Kohon Setsuwashu (Collection of Old Tales) (古本説話集)

"The Kohon Setsuwashu" is a narrative collection and is believed to have appeared during the end of the Heian period, or at the latest, during the early Kamakura period. There are others who believe that it had appeared in the Daiji (Japan) era (1126 - 1131).

This book had been in obscurity for a long time until it was discovered in 1943, when it was temporarily named 'Kohon Setsuwashu.'
The book was discovered without its cover or its title page, so neither the name of the compiler nor the original title is known. The Umezawa-bon (representing a book held by the Umezawa Family), which is designated as an important cultural property, is the only existing copy.

The first part of the book consists of 46 narratives about common culture, and the latter part consists of 24 Buddhist narratives. Characters of the stories of the first part include noteworthy and talented women of the Imperial Court such as Izumi Shikibu, Akazome Emon, ISE no Taifu, and Imperial Princess Senshi, as well as talented men such as KI no Tsurayuki, OSHIKOCHI no Mitsune, and FUJIWARA no Kinto, and many elegant anecdotes based on waka (Japanese poems) are used in the narratives. The Buddhist narratives include miraculous tales of devas and gods such as Kannon (the Buddhist Goddess of Mercy), historical tales of Buddhist temples, tales about passing to the next life, and tales of the supernatural. Many narratives in this book are also seen in "The Konjaku Monogatarishu" (Tales of the Past and Present), "The Uji Shui Monogatari" (Tales from Uji Collection), or "The Yotsugi Monogatari" (Tales of Generations).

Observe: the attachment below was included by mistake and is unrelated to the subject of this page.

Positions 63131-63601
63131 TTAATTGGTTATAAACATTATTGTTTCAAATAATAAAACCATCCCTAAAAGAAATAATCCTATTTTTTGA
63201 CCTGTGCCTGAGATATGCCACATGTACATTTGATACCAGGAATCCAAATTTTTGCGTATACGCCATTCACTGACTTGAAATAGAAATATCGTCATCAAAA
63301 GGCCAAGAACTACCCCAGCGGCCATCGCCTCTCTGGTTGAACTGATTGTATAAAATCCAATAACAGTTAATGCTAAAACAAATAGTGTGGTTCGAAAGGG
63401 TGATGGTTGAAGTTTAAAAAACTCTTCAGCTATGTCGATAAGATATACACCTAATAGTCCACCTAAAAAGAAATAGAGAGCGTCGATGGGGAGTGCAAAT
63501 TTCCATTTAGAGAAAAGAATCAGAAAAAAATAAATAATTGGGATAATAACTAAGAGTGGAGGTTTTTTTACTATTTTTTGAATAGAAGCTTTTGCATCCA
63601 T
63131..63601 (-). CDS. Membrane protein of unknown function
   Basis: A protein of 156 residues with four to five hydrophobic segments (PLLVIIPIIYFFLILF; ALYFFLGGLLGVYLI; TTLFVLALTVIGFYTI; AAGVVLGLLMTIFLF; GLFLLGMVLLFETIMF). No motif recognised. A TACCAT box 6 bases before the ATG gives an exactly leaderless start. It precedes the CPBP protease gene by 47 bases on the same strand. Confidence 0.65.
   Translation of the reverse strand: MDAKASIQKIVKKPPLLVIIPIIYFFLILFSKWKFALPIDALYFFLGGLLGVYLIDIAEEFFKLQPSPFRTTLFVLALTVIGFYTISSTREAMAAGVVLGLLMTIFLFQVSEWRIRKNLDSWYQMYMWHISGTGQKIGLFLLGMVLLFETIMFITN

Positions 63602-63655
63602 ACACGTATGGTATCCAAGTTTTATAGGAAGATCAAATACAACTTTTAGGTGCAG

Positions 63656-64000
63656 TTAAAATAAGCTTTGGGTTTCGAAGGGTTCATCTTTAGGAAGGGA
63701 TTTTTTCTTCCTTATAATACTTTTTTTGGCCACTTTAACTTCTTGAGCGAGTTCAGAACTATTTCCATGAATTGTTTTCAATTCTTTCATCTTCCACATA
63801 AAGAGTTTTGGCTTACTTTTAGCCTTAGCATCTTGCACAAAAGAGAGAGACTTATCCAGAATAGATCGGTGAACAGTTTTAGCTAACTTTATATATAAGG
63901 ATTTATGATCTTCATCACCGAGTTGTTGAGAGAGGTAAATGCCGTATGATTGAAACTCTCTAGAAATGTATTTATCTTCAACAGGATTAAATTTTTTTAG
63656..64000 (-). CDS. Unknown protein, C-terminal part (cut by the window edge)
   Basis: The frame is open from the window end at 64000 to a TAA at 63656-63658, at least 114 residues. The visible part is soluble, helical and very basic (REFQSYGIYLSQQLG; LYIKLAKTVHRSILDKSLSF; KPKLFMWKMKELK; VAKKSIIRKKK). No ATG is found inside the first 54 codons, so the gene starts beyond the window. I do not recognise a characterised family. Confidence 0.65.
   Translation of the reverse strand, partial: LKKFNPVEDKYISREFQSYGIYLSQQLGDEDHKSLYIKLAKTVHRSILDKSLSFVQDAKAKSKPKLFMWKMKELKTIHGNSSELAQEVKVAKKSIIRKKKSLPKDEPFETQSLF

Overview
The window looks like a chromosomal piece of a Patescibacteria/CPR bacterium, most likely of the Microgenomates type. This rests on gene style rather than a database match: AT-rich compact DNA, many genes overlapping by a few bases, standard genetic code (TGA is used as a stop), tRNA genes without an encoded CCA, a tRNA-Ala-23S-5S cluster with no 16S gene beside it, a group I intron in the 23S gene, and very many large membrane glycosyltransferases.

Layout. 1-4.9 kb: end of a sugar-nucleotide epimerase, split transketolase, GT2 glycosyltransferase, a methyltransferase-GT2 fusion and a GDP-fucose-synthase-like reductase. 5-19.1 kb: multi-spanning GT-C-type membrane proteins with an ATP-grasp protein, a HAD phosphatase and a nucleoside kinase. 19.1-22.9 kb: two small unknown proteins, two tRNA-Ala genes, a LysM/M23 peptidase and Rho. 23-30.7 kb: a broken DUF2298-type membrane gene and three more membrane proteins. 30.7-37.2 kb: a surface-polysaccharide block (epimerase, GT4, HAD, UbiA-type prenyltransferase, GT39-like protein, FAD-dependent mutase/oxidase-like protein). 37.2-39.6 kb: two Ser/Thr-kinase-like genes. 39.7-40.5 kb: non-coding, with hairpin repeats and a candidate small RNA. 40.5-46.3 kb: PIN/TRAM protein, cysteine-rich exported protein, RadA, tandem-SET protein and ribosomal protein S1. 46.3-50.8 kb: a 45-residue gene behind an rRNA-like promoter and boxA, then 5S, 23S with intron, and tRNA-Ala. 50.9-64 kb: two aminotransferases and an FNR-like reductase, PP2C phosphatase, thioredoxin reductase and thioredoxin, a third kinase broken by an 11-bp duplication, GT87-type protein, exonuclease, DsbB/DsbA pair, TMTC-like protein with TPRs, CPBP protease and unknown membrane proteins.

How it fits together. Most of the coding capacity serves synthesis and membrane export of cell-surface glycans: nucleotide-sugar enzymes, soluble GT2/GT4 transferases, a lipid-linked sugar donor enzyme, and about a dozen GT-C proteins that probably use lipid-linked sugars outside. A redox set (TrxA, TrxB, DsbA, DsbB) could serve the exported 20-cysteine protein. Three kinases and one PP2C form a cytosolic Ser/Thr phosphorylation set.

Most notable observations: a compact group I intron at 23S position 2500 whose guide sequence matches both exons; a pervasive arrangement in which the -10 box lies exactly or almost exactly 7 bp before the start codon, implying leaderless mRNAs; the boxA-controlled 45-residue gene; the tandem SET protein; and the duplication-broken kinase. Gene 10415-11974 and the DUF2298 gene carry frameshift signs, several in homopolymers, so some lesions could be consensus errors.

The full text is available in both the Shin Nihon Koten Bungaku Taikei (New Japanese Classic Literature Systematic Edition, published by Iwanami Shoten Publishers) and "The Uji Shui Monogatari." In addition, a complete modern translation is available from Kodansha Gakujutsu Bunko (The Academic Library, Kodansha Ltd.).

[Original Japanese]